important engagement somewhere in the country. You need to come back for that you need to vote. It means the government needs your vote and it's an

essential vote for you to be at.

If it's a one-line whip and you have a constituency tombola that you're doing in order to raise money for your local charity, they will let you go,

so that's --

AMANPOUR: So government decides how many lines to put in the whip.

NOBILO: Yes.

AMANPOUR: Got it.

NOBILO: That's true indeed.

GORANI: But the bigger picture obviously, Christiane, Richard, Bianca is this could be another big defeat for the Prime Minister. This could mean

another big defeat for her Brexit deal, and it is the great unknown. Let's be honest, this is the only story I've ever covered in my life, where high

level politicians and people who are in meetings tell you candidly, I have no idea what's going to happen in the next few hours, in the next few days.

And anyone who tells you otherwise is delusional or is lying.

QUEST: But it's also one of the only stories I can recall where people are going against their own Party because they so passionately believe we can

argue and the nation can debate the merits of leave, don't leave the Customs Union, single market.

But people like Jacob Rees-Mogg feel very strongly, they feel very strongly about it. And they see their obligations here as being more than two party

or even to Parliament, they are fighting for what they see as the country.

NOBILO: And MPs often say, I remember this the first time I started working in Parliament, most MPs tell you that you have to always weigh off

on every issue, country, party, constituency, the area that you represent. And in this instance, it's interesting because some MPs are putting their

party first, a lot of MPs are putting the country first and what they think is best for the country. And not all MPs are putting the area they

represent first, because there are many MPs that are voting in a different way than their constituency voted.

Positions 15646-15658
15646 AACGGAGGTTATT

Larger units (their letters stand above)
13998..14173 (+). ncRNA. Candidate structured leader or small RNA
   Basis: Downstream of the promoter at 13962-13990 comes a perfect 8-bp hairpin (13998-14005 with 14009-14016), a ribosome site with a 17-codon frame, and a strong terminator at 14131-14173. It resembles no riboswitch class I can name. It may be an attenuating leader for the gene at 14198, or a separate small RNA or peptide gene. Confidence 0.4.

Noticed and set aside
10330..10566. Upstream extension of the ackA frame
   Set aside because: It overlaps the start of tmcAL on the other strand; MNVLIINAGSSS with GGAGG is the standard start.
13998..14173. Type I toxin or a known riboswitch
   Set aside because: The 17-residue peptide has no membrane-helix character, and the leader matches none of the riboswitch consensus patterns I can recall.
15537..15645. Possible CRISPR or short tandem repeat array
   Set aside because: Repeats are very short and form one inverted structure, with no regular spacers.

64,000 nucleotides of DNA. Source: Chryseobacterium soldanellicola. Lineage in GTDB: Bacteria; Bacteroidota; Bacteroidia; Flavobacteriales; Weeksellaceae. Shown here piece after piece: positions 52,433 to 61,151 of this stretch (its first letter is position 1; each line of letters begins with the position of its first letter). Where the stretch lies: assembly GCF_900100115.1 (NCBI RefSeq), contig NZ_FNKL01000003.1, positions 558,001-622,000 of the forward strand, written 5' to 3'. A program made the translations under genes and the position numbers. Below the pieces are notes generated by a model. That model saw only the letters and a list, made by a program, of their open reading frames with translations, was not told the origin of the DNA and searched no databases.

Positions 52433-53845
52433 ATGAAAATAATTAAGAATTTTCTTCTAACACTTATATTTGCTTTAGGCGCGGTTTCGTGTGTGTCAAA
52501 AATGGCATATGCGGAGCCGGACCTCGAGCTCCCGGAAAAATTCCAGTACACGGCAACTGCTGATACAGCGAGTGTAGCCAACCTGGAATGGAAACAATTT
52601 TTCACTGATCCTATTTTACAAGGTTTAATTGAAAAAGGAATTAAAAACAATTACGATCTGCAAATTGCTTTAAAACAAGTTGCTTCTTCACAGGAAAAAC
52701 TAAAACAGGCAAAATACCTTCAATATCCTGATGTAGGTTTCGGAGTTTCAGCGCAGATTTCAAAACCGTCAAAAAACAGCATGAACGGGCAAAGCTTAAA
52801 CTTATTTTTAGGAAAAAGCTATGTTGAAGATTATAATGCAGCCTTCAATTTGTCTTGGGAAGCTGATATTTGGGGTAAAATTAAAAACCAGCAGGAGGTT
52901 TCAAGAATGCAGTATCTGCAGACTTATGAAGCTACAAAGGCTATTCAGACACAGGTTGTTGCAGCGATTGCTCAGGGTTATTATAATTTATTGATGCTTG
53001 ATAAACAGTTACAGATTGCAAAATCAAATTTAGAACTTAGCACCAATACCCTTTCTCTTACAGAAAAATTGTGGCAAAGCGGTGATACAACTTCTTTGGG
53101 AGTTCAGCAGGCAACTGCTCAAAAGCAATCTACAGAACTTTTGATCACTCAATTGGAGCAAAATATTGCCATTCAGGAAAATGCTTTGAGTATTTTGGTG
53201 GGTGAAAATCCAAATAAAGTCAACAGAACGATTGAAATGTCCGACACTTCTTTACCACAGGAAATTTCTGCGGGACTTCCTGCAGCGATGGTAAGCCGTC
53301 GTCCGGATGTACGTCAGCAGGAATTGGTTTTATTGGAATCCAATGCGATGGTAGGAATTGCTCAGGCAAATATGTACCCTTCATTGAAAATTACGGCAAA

AMANPOUR: I mean, one of the big criticisms has been in fact that many of the politicians are actually not even putting their party or they are like

putting themselves and their ideology ahead of the country. And I think that's very important. You know, there's a reason as patriots again, you

know, talking to the former Ambassador of the United States to the E.U., in this country, it has a reputation that it has nurtured for hundreds of

years of this great bureaucracy, this great civil service, this phenomenal pragmatic, consensus driven you know, political can-do-ism.

And this has shattered people's faith. This meltdown has shattered people's faith in that history.

QUEST: Winston Churchill always used to say that the House was built for particular size for a particular reason, there aren't enough seats for

everybody. There are 650 MPs, but there's not enough room and you can see there. I mean, it was designed in the post war after it was bombed

specifically for moments like this, those moments when they wanted to capture an elevated sense of emotion and an elevated sense of importance.

GORANI: And it's a crucial moment in U.K. history. I mean, this is a country that for many centuries had what it thought to be a great colonial

empire. It's become a vibrant economy in the top 10, but it doesn't have that of course, footprint in the world and ...

[15:20:10]

GORANI: ... a lot of the Brexiteers maybe have some nostalgia of those greater times.

NOBILO: I think they do.

GORANI: This is something they'd like to regain as an independent nation.

QUEST: Mark Rutte, the Prime Minister of Denmark said --

GORANI: Netherlands.

QUEST: Sorry, I beg your pardon, in the moment at the Netherlands, he said, "Britain outside of the E.U. he will turn into a middling country in

the middle of the Atlantic."

GORANI: I mean --

AMANPOUR: You know what, the truth of the matter is, no matter what you think about which side of the debate, the real issue is the way the

politics are being conducted. The way this reality is being conducted. That's the real issue, not whether leave remain obviously everybody has

their own view on that.

QUEST: It looks the Speaker is starting. Let's listen in. Yes, so what's been going on as you -- we said it was going to take 15 minutes, it's over

20. They normally go very much according to time. That was speaker investigating the delay in the lobby, we should have by now, Bianca, we

should have been seeing the tellers returning. The House is full, so there's something gone awry.

NOBILO: It's unusually long. This is now as you say, over 20 minutes, I make it about 21 minutes.